by Jason Brandt (@jasondmg3)
Recently, as most everyone who is anyone now knows, Klout re-jiggered their algorithm and in one fell swoop pissed off a lot of folks who do their damnedest to maintain their Social Media IQ much like they would a well-tended garden. Constant watering, weeding here and there, a little sun, some manure, and, voila…”check out the size of my CUCUMBER”! But, get a little lazy, let the weeds start to edge in, miss a few soaks, and, boo hoo…“regarde mon petit cornichon “.
Klout maintains that the change was an equal opportunity re-cast. Some scores went up, some went down. It was done largely to create a more accurate measurement. It gave room for people to move up by, essentially, creating a higher ceiling. Those near the top, now have higher to climb. Those who were not near the top now find themselves closer to everyone else, including borderline celebs.
I personally think it’s fine. Klout has calculated over 100,000,000 scores in three years and they have the right to tinker as new social media inputs (ie Google + and WordPress.com) become factors.
What I don’t think is fine is our constant preoccupation with the wrong issues. In this case, we are getting upset about another soulless number created to neatly define us. Like FICO or SAT or LDL, Klout is another indicator of status that doesn’t take into consideration the human condition.
Here are some examples to prove my point: Why is it so important for journalists to publish the ages of newsworthy figures in articles? So we, as humans, can plot ourselves in relation to others. Our Facebook and Linked in status is defined by how many friends we have collected. We love top ten lists because good and bad is neatly collated. We all have a “f*ck you” number which is the retirement money we need to check out without looking back. Numbers define us – almost to a fault.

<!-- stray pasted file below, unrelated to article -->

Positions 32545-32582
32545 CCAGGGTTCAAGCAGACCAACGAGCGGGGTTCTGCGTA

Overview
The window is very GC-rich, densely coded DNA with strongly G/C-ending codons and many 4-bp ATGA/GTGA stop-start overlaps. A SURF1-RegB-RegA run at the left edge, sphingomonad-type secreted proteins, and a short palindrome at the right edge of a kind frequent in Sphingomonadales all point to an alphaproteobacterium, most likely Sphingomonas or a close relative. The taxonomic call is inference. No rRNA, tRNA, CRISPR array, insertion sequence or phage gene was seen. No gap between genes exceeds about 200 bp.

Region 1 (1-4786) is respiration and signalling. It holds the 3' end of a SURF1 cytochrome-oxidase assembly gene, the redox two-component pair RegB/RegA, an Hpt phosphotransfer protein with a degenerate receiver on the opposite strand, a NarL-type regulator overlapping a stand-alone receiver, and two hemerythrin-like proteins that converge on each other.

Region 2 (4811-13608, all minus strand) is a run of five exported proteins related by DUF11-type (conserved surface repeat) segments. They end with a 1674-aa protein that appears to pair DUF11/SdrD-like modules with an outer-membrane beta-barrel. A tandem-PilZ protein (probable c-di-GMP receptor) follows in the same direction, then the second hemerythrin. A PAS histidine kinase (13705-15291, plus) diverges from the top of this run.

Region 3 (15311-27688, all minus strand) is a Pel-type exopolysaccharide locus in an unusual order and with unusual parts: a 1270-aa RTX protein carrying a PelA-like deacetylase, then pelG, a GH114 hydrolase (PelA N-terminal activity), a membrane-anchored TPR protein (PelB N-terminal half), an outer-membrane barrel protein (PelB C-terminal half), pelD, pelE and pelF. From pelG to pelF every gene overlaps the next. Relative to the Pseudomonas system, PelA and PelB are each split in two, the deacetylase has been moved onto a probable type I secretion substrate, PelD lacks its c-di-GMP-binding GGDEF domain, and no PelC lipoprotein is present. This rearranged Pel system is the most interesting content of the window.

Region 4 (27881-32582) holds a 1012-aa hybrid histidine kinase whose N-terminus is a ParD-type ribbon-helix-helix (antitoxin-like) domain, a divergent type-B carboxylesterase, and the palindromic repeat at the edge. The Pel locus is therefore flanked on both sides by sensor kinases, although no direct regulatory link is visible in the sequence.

“I am actually glad that Klout’s algorithm change has caused such uproar,” Ted Rubin writes, “it gives me (and others) a chance to say once again that it is not the numbers that count – it’s the Relationships!” And therein lies the irony – if social media is all about creating connections and bonds between other people, why should we care about what our # is?
So, to Ted’s point, I actually think the issue is deeper. I think what Klout did by recasting their algorithm was to mess with our perceived control. That’s what is getting people steamed.
At its core, (number labeling aside) Klout is a really cool, liberating idea. Tweet and post and blog and see your score go up. It’s immediate. It’s Pavlovian. It’s elegant and simple. But then the “tinkering” happens, and just like that, what we thought was safe and unique and relatively off the radar, it turns out, is like everything else. Open, managed, not in our control at all.
When Klout recast their algorithm, it was like that sobering moment when your parents bust you smoking pot, or your company starts to require time reporting, or the US government imparts itself into private industry, forcing rules and regulations into private enterprise. The party is essentially over. What was ours… is now theirs – subject to the same old black-box, big-brother crap we have grown up trying to avoid; or at least put off. In essence, a mind-numbing, full-blown, uric-acid induced gout attack. A cold shower. A kick in the balls.
That’s why people were upset, because no matter how often you tweet or post or whatever, there is now that doubt, that lingering doubt, that it doesn’t really matter.